I discovered straight leg jeans after the pandemic. After months of wearing leggings and sweatpants, the ankles of my skinny jeans felt way too tight. So I went on the hunt for a super comfortable pair of jeans.
Around that time, TikTok declared skinny jeans to be uncool. I’m not one to blindly follow trends (after all, this blog is called Be So You for a reason!). And I firmly believe that skinny jeans will remain in closets because they’re so flattering on so many body types. But I was ready to find more comfy jeans and freshen up my look.
Today, straight leg jeans are the one style of jeans I wear day in and day out.
Why? Once you get the hang of them, they’re easier to wear with a pair of ankle boots than skinny jeans. And they work with a wide variety of shoes and across all seasons.
With that said, I know many people struggle to find the right combination of ankle boots and straight jeans since tall boots aren’t an option to wear with straight jeans.
If you are having trouble figuring out how to wear your straight jeans with ankle boots, I’m here to be your style guide. Help is on the way!
First, if you’re struggling, it’s important to know that there are different styles of straight jeans. And this will make a difference in how easily you pair them with ankle boots.
There are true straight jeans and also tapered straight jeans. Plus, cropped and cropped flare jeans.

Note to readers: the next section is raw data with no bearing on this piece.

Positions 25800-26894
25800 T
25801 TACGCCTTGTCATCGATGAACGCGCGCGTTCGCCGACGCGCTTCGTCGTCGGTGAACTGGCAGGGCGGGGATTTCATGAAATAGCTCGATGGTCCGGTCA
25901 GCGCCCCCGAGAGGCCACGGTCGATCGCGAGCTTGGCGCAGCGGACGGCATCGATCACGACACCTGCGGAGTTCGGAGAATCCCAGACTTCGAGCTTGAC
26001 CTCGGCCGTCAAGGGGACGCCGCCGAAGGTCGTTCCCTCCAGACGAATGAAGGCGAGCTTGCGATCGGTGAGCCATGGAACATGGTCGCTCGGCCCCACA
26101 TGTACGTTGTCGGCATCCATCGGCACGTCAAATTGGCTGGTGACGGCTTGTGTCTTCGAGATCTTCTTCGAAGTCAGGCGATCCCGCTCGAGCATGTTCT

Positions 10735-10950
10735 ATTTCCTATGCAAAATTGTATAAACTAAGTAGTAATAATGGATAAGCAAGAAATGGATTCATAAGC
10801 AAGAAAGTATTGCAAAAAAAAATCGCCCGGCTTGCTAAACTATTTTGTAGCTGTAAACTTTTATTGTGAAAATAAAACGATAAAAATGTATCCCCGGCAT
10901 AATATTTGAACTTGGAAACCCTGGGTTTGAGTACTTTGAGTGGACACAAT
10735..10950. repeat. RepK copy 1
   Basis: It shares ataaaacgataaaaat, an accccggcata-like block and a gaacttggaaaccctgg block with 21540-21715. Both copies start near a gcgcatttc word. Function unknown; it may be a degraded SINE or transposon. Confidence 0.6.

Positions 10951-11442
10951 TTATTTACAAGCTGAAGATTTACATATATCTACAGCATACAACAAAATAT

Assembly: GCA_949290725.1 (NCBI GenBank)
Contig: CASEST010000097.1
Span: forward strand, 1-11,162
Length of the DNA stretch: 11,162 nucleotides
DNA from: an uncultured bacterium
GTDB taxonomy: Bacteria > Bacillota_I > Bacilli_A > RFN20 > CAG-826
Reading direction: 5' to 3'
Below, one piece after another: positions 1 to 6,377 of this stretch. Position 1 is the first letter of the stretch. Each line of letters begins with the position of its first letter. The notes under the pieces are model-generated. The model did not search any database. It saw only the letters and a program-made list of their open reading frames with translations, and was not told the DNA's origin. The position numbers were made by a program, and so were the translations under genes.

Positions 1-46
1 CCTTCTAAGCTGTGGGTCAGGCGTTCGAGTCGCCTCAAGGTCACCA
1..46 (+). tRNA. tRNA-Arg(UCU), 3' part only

Let’s just focus on true straight and tapered straight jeans for a sec.
A true straight jean is straight from the knee down.
You can check to see if the leg of your pair of jeans is straight by folding the hem up to the knee. There should be no difference in width between the two.
If the ankle is narrower than the knee, you have a pair of tapered straight jeans. They fit like loose skinny jeans at the ankle.
Sometimes, when you’re ordering your straight jeans online, it’s hard to know what you’re getting. The jeans will be called straight jeans. But the fine print of the description says they’re tapered straight jeans. This detail makes a difference for pairing them with ankle boots.
The length also makes a difference. If you order a regular length tapered jean and they hit at the top of your foot, they may be too tight at the ankle to wear down over the top of an ankle boot. Like skinny jeans, you’ll need to cuff them up, cuff them under, or cut them off to make them work.
If you’re not into cuffing or cutting your jeans, which makes a more casual look, there are tight sock boots, which go under the hem of the jeans. Sock booties are made of a stretchy material that hugs the ankle tightly like a sock. I wish I loved them more. They just don’t feel like me. So I had to look for another option.
The best option I’ve found is to buy jeans that are ankle length.
I happen to love the Audrey Hepburn inspired ankle length pants look. So I like to buy my straight jeans in short lengths or cropped lengths. That way, at 5’6”, they end around my ankle. Or a little above it. But not capri length, which ends higher on the calf and cuts off the leg line making you look shorter.
Ankle boots are so much easier to wear with ankle length jeans. The shaft of the boot fits right up under the top of the ankle length or cropped jeans. Whether they’re tapered or true straight jeans.
This is especially helpful since today we’re seeing more higher shaft ankle boots. And fewer ankle booties with lower shafts.
Let’s talk about the shaft of an ankle boot for a second. There are 3 general shaft heights: short, medium and high. A short shaft is an ankle bootie and it’s around 3 inches from the top of the heel to the top of the boot. A medium shaft is around 5 inches, stopping just above the ankle. And a high shaft is 6 inches or more.